National Trust buys former golf course to create 74-acre coastal reserve
The National Trust has bought a former golf course to create a new 74-acre coastal nature reserve, it has announced.
The £800,000 acquisition of the former Sandilands golf course in Lincolnshire includes 2km (1.2 miles) of coastal land and the new reserve will form part of the Lincolnshire Coastal Countryside Park to help wildlife.
Sand dunes and wetland habitats will be restored to support wildlife including migratory birds such as black-tailed godwit, spotted redshank and spoonbill, and breeding birds like snipe, lapwing and oystercatcher.
The National Trust said work to transform the site will start once the coronavirus pandemic has passed and the current Government restrictions are lifted.
Then the conservation organisation will carry out surveys of the land to begin restoring sand dunes, dune pools and wetland, and start work on converting the old clubhouse into a visitor centre and cafe.
It is the first coastal purchase by the Trust since it bought a little under a mile of the White Cliffs of Dover coastline in 2012.
It has been made possible with a generous donation from a supporter together with funds from the Trust’s Neptune coastline campaign, which supports coastline projects, the charity said.
The National Trust will work in partnership with Lincolnshire County Council, Lincolnshire Wildlife Trust, East Lindsey District Council and the Environment Agency, to ensure the reserve complements the Lincolnshire Coastal Country Park.
The park is an 8,650-acre area of coastline extending from Chapel Point in the south to Sandilands in the north, with sandy beaches, sand dunes, grazing marshes and reedbeds, which play host to wading birds, breeding warblers and marsh harriers.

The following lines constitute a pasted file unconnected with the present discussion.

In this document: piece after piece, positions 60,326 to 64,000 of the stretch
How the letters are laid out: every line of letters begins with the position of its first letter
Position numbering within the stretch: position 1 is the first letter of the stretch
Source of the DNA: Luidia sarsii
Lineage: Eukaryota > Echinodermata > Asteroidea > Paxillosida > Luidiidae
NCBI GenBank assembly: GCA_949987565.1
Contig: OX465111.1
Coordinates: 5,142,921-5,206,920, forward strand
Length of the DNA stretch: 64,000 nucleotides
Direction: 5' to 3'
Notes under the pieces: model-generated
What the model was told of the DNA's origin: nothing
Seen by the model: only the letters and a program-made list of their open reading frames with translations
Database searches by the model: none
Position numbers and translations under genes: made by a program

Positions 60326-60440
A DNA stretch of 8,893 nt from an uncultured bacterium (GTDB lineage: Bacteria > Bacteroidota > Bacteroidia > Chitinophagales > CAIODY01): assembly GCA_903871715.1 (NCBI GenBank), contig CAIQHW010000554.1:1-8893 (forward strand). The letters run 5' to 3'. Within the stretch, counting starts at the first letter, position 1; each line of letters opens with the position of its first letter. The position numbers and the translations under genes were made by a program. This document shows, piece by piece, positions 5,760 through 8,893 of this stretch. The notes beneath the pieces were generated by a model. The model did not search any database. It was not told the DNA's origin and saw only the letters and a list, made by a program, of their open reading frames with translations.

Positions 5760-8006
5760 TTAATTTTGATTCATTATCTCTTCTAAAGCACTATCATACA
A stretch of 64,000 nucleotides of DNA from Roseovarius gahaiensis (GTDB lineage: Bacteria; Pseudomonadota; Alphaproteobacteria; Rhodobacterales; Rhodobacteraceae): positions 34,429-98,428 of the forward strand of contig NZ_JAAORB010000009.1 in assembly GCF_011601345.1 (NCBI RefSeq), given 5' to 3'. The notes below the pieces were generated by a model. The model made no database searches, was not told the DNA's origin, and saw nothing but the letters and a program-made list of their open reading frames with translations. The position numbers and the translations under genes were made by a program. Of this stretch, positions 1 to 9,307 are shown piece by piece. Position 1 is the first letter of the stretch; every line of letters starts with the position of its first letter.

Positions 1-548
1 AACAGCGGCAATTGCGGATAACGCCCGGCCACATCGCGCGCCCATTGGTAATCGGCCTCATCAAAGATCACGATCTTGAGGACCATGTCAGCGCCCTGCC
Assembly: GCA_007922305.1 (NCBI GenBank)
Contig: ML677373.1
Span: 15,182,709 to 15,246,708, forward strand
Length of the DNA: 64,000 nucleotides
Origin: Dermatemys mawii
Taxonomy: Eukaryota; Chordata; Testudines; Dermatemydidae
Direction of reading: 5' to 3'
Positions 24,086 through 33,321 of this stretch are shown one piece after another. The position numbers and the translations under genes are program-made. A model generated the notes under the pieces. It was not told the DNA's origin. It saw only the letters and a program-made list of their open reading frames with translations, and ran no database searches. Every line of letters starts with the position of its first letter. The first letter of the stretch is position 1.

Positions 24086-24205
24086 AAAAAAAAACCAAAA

Louise Ransberry, assistant director of operations for the National Trust in the East Midlands, said: “The vision for the future of the new reserve is to provide a space where everyone can enjoy the benefits of nature.
“The Lincolnshire coast is one of the most important stretches of English coastline for wildlife, especially as it’s on the east coast ‘flyway’ migration route for birds.
“Once we are able to welcome visitors, they will be able to enjoy the colours of yellow flag iris and purple loosestrife while hearing the calls of squadrons of avocet.
“And, in winter, people will be able to admire the grace of whooper swans’ flight as they arrive from their summer breeding grounds in the sub-arctic.”
Paul Learoyd, chief executive of Lincolnshire Wildlife Trust, said: “We are delighted the National Trust is making this commitment to the Lincolnshire coast.
“By restoring and protecting this section of the coast, there will be an easily accessible nature-rich experience along this important stretch of coastline.”